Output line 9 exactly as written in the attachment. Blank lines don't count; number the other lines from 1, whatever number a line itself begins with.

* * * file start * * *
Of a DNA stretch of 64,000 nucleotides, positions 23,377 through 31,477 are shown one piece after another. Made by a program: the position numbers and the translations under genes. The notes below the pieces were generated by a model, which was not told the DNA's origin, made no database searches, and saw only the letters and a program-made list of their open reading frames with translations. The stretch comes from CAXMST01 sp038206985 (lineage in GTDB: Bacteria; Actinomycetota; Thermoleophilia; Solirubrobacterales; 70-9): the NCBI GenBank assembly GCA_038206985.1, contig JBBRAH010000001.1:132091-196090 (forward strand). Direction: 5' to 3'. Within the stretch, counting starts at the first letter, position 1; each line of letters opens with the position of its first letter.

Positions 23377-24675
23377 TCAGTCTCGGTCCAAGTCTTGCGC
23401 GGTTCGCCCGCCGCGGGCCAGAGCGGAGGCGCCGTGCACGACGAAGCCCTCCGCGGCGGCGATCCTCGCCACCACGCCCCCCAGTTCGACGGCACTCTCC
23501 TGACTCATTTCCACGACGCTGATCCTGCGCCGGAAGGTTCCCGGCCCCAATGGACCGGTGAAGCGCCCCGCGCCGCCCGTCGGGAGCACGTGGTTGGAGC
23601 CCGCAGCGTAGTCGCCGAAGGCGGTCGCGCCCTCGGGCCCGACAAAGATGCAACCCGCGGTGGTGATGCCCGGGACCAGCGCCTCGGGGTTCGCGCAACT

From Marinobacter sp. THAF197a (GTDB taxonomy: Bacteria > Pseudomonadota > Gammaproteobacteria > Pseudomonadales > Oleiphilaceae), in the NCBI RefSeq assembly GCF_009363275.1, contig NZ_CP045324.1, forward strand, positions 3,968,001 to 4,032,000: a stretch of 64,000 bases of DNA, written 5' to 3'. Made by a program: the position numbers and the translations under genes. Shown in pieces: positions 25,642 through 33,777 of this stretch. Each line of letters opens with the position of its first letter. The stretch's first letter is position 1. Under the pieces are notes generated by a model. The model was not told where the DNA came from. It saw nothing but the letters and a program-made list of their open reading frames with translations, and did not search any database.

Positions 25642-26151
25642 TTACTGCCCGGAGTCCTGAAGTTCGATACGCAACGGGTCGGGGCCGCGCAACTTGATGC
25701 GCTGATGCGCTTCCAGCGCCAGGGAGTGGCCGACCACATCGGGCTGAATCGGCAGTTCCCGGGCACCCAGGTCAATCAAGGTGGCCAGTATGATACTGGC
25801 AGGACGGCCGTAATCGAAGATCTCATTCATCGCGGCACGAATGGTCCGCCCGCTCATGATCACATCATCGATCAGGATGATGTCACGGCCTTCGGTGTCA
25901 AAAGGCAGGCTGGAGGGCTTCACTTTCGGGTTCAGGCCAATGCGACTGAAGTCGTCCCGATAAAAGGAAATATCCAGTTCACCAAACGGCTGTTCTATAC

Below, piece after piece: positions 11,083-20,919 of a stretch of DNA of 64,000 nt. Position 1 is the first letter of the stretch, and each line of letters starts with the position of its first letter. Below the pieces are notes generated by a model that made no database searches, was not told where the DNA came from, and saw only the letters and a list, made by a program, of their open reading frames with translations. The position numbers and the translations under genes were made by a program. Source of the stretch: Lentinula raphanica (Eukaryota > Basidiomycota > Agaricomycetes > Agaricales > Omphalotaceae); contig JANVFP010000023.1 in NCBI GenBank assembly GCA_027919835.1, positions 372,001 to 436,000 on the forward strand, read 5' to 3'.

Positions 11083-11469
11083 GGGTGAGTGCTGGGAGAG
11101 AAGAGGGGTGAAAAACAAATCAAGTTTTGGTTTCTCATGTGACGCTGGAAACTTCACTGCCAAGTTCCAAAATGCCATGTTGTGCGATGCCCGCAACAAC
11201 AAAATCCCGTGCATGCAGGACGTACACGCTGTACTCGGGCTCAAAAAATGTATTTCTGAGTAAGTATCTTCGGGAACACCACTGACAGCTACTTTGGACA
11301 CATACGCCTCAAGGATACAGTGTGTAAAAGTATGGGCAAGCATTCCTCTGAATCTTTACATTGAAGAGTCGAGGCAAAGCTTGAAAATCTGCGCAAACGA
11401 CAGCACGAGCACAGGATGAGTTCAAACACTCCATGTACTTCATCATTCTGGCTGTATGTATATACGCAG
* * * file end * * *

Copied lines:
25642 TTACTGCCCGGAGTCCTGAAGTTCGATACGCAACGGGTCGGGGCCGCGCAACTTGATGC